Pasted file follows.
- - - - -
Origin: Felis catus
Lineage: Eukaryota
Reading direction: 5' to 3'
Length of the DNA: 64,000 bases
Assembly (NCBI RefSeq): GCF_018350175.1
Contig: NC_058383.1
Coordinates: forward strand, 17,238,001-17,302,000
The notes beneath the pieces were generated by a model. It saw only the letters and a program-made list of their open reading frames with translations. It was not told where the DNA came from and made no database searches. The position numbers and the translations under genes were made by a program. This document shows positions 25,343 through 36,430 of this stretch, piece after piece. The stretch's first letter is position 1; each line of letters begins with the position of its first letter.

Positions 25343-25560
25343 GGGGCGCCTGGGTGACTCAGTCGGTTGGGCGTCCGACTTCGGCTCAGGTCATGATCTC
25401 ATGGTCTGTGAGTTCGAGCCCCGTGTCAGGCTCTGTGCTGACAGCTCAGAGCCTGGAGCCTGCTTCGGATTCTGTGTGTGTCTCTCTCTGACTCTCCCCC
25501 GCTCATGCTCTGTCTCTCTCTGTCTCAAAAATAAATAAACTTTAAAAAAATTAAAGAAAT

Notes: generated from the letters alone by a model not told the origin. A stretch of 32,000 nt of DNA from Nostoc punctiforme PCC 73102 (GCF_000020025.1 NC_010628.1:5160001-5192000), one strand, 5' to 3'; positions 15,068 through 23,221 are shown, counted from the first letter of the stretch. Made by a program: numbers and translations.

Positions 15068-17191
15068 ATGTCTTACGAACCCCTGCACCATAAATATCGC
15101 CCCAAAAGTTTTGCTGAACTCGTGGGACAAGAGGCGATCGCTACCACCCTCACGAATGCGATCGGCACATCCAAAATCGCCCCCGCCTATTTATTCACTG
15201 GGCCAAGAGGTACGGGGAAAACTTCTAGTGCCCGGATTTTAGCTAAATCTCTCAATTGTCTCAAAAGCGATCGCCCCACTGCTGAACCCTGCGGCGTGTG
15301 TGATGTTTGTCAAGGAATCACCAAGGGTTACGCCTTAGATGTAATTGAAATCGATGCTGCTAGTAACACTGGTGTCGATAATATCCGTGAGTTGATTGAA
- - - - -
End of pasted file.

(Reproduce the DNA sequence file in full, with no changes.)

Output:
Origin: Felis catus
Lineage: Eukaryota
Reading direction: 5' to 3'
Length of the DNA: 64,000 bases
Assembly (NCBI RefSeq): GCF_018350175.1
Contig: NC_058383.1
Coordinates: forward strand, 17,238,001-17,302,000
The notes beneath the pieces were generated by a model. It saw only the letters and a program-made list of their open reading frames with translations. It was not told where the DNA came from and made no database searches. The position numbers and the translations under genes were made by a program. This document shows positions 25,343 through 36,430 of this stretch, piece after piece. The stretch's first letter is position 1; each line of letters begins with the position of its first letter.

Positions 25343-25560
25343 GGGGCGCCTGGGTGACTCAGTCGGTTGGGCGTCCGACTTCGGCTCAGGTCATGATCTC
25401 ATGGTCTGTGAGTTCGAGCCCCGTGTCAGGCTCTGTGCTGACAGCTCAGAGCCTGGAGCCTGCTTCGGATTCTGTGTGTGTCTCTCTCTGACTCTCCCCC
25501 GCTCATGCTCTGTCTCTCTCTGTCTCAAAAATAAATAAACTTTAAAAAAATTAAAGAAAT

Notes: generated from the letters alone by a model not told the origin. A stretch of 32,000 nt of DNA from Nostoc punctiforme PCC 73102 (GCF_000020025.1 NC_010628.1:5160001-5192000), one strand, 5' to 3'; positions 15,068 through 23,221 are shown, counted from the first letter of the stretch. Made by a program: numbers and translations.

Positions 15068-17191
15068 ATGTCTTACGAACCCCTGCACCATAAATATCGC
15101 CCCAAAAGTTTTGCTGAACTCGTGGGACAAGAGGCGATCGCTACCACCCTCACGAATGCGATCGGCACATCCAAAATCGCCCCCGCCTATTTATTCACTG
15201 GGCCAAGAGGTACGGGGAAAACTTCTAGTGCCCGGATTTTAGCTAAATCTCTCAATTGTCTCAAAAGCGATCGCCCCACTGCTGAACCCTGCGGCGTGTG
15301 TGATGTTTGTCAAGGAATCACCAAGGGTTACGCCTTAGATGTAATTGAAATCGATGCTGCTAGTAACACTGGTGTCGATAATATCCGTGAGTTGATTGAA